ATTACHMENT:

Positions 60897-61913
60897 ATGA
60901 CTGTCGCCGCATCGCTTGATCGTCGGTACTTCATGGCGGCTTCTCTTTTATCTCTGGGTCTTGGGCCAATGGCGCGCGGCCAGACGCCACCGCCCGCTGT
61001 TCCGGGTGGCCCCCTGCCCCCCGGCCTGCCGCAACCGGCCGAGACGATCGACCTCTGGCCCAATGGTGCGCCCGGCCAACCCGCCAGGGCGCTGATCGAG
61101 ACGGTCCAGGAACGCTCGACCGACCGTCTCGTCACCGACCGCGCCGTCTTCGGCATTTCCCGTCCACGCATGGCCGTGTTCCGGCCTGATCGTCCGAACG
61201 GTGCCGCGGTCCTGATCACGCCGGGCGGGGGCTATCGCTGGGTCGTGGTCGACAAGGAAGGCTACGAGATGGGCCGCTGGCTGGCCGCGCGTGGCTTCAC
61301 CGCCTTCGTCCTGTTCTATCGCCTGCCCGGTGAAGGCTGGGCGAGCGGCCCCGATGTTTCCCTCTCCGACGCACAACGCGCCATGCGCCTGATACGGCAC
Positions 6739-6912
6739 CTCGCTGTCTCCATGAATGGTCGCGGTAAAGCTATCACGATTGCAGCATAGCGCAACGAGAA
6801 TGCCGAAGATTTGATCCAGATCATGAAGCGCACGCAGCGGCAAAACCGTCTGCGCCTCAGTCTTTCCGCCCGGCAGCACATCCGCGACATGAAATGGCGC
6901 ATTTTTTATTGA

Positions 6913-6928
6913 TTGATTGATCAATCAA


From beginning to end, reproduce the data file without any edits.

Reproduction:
Positions 60897-61913
60897 ATGA
60901 CTGTCGCCGCATCGCTTGATCGTCGGTACTTCATGGCGGCTTCTCTTTTATCTCTGGGTCTTGGGCCAATGGCGCGCGGCCAGACGCCACCGCCCGCTGT
61001 TCCGGGTGGCCCCCTGCCCCCCGGCCTGCCGCAACCGGCCGAGACGATCGACCTCTGGCCCAATGGTGCGCCCGGCCAACCCGCCAGGGCGCTGATCGAG
61101 ACGGTCCAGGAACGCTCGACCGACCGTCTCGTCACCGACCGCGCCGTCTTCGGCATTTCCCGTCCACGCATGGCCGTGTTCCGGCCTGATCGTCCGAACG
61201 GTGCCGCGGTCCTGATCACGCCGGGCGGGGGCTATCGCTGGGTCGTGGTCGACAAGGAAGGCTACGAGATGGGCCGCTGGCTGGCCGCGCGTGGCTTCAC
61301 CGCCTTCGTCCTGTTCTATCGCCTGCCCGGTGAAGGCTGGGCGAGCGGCCCCGATGTTTCCCTCTCCGACGCACAACGCGCCATGCGCCTGATACGGCAC
Positions 6739-6912
6739 CTCGCTGTCTCCATGAATGGTCGCGGTAAAGCTATCACGATTGCAGCATAGCGCAACGAGAA
6801 TGCCGAAGATTTGATCCAGATCATGAAGCGCACGCAGCGGCAAAACCGTCTGCGCCTCAGTCTTTCCGCCCGGCAGCACATCCGCGACATGAAATGGCGC
6901 ATTTTTTATTGA

Positions 6913-6928
6913 TTGATTGATCAATCAA